shown in Figure 3.
Running the reaction at higher pressures has a positive effect on the conversion of
the reacting species. The selectivity toward CO2 formation decreases as the pressure
increases and the selectivity toward formation of the light gases remains almost the same
over the range of pressures examined.
A comparison of the composition of liquid products obtained for Fe and Fe+Ni-
Mo/alumina catalysts is shown in Table 3. It is evident that in the presence of Ni-
Mo/alumina catalyst, olefinic hydrocarbons are completely hydrogenated to paraffinic
compounds. At the same time, Fe+Ni-Mo/alumina catalyst does not significantly affect
the yield of gasoline, jet and diesel fractions.
80 100 120 140 160 180 200 220
Selectivity toward light
Figure 3. Effect of pressure on CO and H2 conversion, and product selectivities. T=
359°C, catalyst: Fe+Ni-Mo/alumina.
Table 3. Comparison of liquid product slate obtained from F-T synthesis of CO/H2
in the presence of Fe and Fe+Ni-Mo/alumina catalysts.
Gasoline range (C5-C10), %
Kerosene/jet fuel range (C11-C12), %
Diesel range (C13-C16), %
Lube oil and wax range (C17-C26), %
Olefin to paraffin molar ratio (for C8)
Figure 4 depicts the picture of the liquid hydrocarbon product obtained from the
F-T synthesis of CO/H2 using Fe + Ni-Mo/alumina combined catalyst.
It is known that syngas generated in a biomass gasifier may contain appreciable
amounts of CO2. So it is of interest to determine the effect of CO2 on the yields of
products during F-T synthesis. Table 4 shows the effect of CO2 at two different CO:CO2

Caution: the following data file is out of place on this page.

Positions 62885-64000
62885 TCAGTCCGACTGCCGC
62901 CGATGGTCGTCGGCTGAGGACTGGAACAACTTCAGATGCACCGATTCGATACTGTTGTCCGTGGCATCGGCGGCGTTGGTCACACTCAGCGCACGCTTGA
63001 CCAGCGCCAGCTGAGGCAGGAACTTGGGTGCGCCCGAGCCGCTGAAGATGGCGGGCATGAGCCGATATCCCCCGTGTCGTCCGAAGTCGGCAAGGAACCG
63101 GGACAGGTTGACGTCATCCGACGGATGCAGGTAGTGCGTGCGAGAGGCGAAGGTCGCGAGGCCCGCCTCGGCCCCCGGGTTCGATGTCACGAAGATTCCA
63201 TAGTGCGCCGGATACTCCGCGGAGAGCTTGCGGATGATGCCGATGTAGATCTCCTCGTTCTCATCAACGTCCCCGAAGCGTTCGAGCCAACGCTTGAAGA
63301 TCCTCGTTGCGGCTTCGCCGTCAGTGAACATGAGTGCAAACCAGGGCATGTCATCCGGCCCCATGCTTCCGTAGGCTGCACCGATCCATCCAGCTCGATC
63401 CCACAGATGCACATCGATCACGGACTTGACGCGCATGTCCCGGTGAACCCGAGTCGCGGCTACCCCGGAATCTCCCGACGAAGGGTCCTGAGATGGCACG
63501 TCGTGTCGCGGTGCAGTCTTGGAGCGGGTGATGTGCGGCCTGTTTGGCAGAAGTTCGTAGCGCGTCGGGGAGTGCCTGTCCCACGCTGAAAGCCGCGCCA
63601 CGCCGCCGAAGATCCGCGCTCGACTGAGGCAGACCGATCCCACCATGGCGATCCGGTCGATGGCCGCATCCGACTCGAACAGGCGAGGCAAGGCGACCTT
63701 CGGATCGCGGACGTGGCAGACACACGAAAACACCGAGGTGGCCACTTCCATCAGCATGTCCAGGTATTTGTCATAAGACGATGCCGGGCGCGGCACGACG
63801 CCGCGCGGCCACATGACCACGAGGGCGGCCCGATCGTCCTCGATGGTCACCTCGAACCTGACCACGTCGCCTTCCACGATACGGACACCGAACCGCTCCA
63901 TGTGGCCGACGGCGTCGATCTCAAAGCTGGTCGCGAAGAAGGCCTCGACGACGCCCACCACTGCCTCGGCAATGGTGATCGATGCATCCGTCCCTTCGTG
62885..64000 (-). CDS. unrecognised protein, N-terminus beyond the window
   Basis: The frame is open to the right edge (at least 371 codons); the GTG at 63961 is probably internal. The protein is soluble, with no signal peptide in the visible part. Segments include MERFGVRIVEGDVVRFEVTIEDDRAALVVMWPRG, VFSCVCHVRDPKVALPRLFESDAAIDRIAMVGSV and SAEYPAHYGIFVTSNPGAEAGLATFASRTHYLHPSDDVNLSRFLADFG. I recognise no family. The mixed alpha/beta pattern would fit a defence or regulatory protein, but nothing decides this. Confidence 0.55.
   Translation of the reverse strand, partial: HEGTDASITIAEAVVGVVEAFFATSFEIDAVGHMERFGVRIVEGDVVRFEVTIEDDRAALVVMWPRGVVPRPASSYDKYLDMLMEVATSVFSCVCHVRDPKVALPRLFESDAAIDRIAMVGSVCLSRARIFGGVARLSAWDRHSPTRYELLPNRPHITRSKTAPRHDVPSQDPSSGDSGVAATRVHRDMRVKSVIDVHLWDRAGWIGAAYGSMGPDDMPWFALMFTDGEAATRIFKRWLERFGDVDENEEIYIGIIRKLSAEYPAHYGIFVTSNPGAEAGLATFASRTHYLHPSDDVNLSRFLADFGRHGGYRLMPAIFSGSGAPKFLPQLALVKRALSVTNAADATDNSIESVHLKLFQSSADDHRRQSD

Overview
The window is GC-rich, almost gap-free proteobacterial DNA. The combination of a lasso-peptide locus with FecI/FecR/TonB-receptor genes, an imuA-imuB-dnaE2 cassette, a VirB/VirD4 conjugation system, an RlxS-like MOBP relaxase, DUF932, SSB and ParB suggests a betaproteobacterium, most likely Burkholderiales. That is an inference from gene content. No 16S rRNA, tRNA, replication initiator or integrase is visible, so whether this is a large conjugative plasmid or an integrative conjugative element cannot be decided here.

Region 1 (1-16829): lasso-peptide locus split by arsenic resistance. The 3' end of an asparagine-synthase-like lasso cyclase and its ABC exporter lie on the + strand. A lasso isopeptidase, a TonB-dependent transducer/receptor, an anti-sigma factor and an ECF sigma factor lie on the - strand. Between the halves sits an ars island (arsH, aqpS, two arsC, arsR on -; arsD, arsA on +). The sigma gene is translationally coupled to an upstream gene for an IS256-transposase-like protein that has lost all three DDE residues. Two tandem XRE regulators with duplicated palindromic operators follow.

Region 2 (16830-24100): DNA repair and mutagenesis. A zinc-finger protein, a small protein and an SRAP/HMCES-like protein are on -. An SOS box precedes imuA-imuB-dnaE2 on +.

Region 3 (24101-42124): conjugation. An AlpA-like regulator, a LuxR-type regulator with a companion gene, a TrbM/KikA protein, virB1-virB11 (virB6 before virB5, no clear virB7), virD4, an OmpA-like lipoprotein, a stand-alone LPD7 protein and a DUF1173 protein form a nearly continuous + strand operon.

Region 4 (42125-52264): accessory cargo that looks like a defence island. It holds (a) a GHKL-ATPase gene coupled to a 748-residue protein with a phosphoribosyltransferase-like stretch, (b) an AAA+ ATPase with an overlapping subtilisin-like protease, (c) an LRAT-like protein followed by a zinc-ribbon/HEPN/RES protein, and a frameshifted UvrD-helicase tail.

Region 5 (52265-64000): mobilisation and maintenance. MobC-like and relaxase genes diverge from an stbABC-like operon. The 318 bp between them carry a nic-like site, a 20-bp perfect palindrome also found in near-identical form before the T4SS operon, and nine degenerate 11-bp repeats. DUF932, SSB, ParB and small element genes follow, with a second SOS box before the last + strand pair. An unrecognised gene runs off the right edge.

ratios using Fe+Ni-Mo/alumina as the F-T catalyst.
It can be seen that CO2 conversion is negative in both cases. In other words, there
is a net generation of CO2 as a result of water gas shift reaction. However, at higher
CO2:CO ratios, the selectivity for CO2 formation decreases allowing a better utilization of
CO for the formation of hydrocarbons.
Figure 4. Liquid hydrocarbon product obtained by the F-T synthesis of syngas in
the presence of combined Fe+Ni/Mo/alumina catalyst.
Table 4. Effect of feed CO2 concentration on the F-T reaction parameters.
CO conversion, %
CO2 conversion, %
CO+CO2 conversion, %
CO2 selectivity, %
CH4 selectivity, %
STY, g of liq. HC/gcat./hr
1. The use of cracking catalyst H+/ZSM-5 in combination with Fe catalyst results in
an increase in the yield of gasoline fraction in the liquid product and a decrease in
the yield of olefin to paraffin.
2. A highly paraffinic liquid product is obtained when a dual-bed catalytic system
including Fe and Ni-Mo/alumina hydrogenation catalyst is employed in the F-T
3. Presence of Ni-Mo catalyst did not significantly alter the product slate for the
liquid fraction, but practically eliminated olefins from the raw product.
4. Presence of CO2 in the feed gas adversely affects syngas conversion and space
time yield of liquid products.
5. Upon further development, the process described here can provide a more facile
and direct route to production of high quality liquid hydrocarbons from biomass-
The authors would like to acknowledge the Florida Department of Agriculture and
Consumer Services for funding of this project.